Adam from Sachse, TX:
I'm no advocate for firing Bradley but let's say hypothetically it were to happen. Is there precedent for a new, incoming head coach to retain the previous regime's offensive coordinator? Considering Bortles' development losing Olsen perhaps wouldn't be crippling, but it sure isn't going to help.
John: Yes, coordinators can be and have been retained. It happened once on a team I was covering: when Tony Dungy took over as the Colts' head coach in 2002 and retained Tom Moore as offensive coordinator. A couple of things have to happen for such a scenario to take place. One is the coordinator must want to remain and the other is the new head coach must want to retain the coordinator. Such a thing almost certainly would be part of the negotiations/discussions during the head coach's interview process. That's the answer to your question, though with four weeks remaining in the regular season I continue to say I will be surprised if Gus Bradley isn't the Jaguars' head coach next season.
Kyle from Ohio:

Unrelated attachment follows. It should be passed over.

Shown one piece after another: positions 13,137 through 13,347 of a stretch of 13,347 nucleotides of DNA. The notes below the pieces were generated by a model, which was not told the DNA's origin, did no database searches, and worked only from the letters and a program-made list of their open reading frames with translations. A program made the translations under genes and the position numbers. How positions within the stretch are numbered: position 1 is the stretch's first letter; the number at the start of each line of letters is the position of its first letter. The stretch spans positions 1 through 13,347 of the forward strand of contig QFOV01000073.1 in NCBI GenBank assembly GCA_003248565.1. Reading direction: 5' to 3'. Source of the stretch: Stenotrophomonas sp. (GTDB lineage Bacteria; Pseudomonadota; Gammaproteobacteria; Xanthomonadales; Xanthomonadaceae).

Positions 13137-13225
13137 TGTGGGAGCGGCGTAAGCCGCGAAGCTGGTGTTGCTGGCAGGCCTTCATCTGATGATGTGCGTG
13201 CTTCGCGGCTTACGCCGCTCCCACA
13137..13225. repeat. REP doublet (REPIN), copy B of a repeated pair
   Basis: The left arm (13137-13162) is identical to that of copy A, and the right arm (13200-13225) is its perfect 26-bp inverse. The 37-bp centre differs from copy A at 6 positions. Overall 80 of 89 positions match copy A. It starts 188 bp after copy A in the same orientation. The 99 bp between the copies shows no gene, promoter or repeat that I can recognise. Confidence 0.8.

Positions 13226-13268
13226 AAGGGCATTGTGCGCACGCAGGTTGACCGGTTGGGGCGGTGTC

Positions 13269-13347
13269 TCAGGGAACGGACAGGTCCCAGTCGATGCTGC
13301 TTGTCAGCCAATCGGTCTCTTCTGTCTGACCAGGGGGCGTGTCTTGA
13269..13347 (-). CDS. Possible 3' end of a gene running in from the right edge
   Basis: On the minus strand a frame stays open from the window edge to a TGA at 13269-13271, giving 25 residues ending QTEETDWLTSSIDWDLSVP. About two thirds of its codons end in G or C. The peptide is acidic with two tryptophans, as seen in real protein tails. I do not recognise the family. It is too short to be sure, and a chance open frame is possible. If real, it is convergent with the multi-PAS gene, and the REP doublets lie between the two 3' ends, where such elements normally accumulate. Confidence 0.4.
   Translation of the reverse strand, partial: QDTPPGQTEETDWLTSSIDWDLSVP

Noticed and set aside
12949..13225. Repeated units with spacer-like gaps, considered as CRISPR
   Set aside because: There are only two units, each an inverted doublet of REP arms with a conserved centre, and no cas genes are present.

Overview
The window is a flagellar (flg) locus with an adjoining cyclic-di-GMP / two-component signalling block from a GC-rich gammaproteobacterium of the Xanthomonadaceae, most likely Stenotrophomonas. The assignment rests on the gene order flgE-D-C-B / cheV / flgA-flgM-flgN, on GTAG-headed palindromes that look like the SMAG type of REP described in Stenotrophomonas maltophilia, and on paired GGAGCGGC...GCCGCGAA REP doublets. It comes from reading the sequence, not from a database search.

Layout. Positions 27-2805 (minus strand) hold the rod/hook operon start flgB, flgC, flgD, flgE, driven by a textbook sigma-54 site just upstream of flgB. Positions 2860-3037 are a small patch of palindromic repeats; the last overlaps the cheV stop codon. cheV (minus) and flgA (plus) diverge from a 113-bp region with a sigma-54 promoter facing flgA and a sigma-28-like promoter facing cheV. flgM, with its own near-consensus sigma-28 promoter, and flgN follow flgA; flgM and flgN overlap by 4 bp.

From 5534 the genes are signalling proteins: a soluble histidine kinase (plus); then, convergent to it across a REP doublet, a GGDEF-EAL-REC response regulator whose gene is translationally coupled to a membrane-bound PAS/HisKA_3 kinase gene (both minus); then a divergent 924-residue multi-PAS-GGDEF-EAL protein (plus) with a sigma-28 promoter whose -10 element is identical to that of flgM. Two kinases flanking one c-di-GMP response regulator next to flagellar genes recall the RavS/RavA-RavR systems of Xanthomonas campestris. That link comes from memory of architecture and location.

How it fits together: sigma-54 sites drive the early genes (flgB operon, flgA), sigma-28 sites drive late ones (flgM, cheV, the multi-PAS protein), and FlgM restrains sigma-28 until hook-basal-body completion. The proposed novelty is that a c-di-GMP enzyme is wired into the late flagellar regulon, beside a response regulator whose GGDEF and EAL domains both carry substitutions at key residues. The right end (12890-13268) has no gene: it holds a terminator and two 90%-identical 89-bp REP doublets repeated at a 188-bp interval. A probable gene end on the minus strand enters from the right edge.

Assuming that time comes when Gus Bradley is deemed too inept to coach – whether this offseason or next – do you believe he and Caldwell will be a package deal? Personally, I like what Caldwell has done and I don't want to see him go down with Bradley this offseason or next.
John: I do not believe they are a package deal.
Dane from Jacksonville:
I've been hearing a lot of talk about the Jaguars being big spenders in free agency this coming offseason. If that's true, where do you foresee the majority of the money going? Resigning our own free agents or pursuing new ones?
John: I imagine most of the spending will be pursing free agents from other teams at positons such as, say, center, free safety and perhaps cornerback. And perhaps anything on any level of the defense that improves the team's play-making ability.
Dane from Jacksonville:
That 17-yard gain to the 1 that you reference: my eyes popped on that play. Marqise Lee has got some serious juice and it didn't even look like he hit a second gear on that play. Now, I understand why the coaches didn't want to end his season on injured reserve.